Is your website driving leads and business to your company? Is it reducing the cost of your marketing transactions? Does it project a global image? Almost every B2B website we see is an underachiever; not fulfilling its huge potential to increase B2B sales leads, reduce costs, and improve customer satisfaction.
But there’s hope. You can transform your impotent website into a strategic competitive weapon, a living, breathing representative of your company. Here’s how:
Identifying what a website must do is more difficult than it seems. Rather than simply presenting company and product information, you need to create a broader definition and vision that includes:
- Audience – Identify who your website needs to attract and support. Good websites anticipate who will be visiting and proactively plan for them.
- Search Strategy – How will visitors arrive at your site? What pages will they land on? What will they be looking for? Where will they come from? Make sure that your search strategy focuses on what the hivemind wants to learn.
- Content – What fresh content do you have to interest your audience? You not only have to plan for the launch of the website but for the many months after.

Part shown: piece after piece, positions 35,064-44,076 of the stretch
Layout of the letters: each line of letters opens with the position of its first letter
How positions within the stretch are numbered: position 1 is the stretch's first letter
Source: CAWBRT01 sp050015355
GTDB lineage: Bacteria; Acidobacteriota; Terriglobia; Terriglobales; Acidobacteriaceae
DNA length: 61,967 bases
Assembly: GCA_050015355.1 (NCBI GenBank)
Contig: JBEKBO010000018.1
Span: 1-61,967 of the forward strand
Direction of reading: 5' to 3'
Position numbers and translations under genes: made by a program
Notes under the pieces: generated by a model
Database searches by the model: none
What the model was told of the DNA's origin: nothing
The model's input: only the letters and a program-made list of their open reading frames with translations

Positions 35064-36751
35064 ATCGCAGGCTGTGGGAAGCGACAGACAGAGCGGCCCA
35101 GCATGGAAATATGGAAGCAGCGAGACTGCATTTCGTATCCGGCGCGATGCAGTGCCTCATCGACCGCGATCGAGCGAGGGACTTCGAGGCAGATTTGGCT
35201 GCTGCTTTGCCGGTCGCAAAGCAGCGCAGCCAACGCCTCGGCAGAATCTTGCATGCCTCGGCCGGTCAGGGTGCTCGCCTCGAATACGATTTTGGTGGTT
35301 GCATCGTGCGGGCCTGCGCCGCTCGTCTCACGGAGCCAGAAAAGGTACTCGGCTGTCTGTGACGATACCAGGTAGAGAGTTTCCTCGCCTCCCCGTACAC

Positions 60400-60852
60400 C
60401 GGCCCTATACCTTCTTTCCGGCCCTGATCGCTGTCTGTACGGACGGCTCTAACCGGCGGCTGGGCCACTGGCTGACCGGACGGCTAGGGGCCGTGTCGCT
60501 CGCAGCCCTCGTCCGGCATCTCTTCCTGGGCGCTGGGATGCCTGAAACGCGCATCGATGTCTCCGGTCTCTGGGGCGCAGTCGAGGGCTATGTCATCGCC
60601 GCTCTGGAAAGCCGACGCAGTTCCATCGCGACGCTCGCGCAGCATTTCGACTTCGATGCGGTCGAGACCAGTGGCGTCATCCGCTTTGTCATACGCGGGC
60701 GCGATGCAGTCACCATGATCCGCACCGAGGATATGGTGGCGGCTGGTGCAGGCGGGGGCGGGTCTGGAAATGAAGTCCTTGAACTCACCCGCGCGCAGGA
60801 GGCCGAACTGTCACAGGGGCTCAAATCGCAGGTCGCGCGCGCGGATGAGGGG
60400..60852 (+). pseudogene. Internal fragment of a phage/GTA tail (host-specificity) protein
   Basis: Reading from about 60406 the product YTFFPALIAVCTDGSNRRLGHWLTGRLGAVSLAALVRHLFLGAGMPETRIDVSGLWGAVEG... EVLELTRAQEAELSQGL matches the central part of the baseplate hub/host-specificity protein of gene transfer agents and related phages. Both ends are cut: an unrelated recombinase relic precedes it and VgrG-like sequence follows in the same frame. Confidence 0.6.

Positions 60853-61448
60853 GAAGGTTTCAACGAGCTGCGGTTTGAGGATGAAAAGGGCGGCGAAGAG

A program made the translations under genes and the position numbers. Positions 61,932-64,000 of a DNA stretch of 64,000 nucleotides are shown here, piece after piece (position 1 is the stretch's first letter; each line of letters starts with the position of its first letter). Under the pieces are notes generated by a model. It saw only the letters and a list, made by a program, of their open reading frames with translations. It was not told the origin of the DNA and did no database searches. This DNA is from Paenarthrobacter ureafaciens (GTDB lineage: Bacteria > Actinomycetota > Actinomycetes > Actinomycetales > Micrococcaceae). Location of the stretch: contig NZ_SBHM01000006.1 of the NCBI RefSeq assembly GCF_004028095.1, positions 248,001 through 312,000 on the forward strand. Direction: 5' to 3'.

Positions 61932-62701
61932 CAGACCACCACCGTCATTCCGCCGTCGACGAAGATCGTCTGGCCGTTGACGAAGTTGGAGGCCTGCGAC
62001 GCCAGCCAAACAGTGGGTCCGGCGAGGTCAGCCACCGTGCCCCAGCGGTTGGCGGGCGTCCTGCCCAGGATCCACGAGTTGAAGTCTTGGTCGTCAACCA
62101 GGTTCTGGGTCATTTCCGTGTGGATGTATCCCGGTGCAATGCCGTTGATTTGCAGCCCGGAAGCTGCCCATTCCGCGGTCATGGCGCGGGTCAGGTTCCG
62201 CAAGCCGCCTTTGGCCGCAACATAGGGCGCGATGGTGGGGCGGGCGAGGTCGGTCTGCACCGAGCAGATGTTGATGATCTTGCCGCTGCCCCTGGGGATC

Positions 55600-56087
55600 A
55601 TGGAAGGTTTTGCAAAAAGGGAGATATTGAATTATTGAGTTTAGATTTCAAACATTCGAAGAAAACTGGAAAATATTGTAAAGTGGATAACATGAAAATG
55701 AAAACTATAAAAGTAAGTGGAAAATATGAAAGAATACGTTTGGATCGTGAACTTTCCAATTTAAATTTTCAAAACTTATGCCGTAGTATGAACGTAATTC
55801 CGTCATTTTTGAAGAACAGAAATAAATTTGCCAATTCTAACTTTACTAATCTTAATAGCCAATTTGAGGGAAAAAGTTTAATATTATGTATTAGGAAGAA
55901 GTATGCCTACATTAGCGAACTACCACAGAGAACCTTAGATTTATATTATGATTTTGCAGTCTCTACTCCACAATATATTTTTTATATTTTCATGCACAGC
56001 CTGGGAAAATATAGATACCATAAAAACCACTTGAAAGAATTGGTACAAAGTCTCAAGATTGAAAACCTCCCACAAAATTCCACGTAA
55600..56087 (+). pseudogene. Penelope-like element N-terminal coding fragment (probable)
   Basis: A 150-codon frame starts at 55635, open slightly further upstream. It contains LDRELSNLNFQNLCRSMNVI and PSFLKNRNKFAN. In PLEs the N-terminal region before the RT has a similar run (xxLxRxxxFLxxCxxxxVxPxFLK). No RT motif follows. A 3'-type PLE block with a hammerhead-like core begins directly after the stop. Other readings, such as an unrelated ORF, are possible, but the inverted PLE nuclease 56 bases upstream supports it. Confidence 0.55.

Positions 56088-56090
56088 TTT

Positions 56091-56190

One way to think of audiences is in terms of their needs. You’ll have people arriving at your site at varying stages of their buying cycle. And you need to address each of those stages with information and offers appropriate to the questions being asked. You cannot simply cherry-pick C-level executives and sales-ready leads. If lead generation is the primary goal of your website, you need to broaden your definition of leads.
Different offers for business and technical decision makers makes obvious sense. But you should also try to address the needs of information gatherers, influencers, purchasers, and researchers. These are all part of the hivemind.
You should also include multiple ways for prospective customers to request assistance or additional information about your company, and its products or services. These may include providing company or staff phone numbers, chat functionality, email addresses, landing pages, and downloads.
Another important way to look at your audiences is through personas. You create a fictional person (a persona) to represent each of your hivemind audiences. Now your marketing campaign can be developed from a very personal point of view – “what would Phil think about that?” with some real advantages:
- Developing personas makes you really think about your hivemind audience and what motivates them.
- Seeing your website from your intended audience’s point of view is difficult, but seeing it from Phil’s point of view is much easier to do.
- When you can answer each question specifically, you can translate those answers to stronger navigation, content and functionality.
Start with your audience and you’ll be on the right track. I’ll cover Search Strategy and Content in subsequent blogs.
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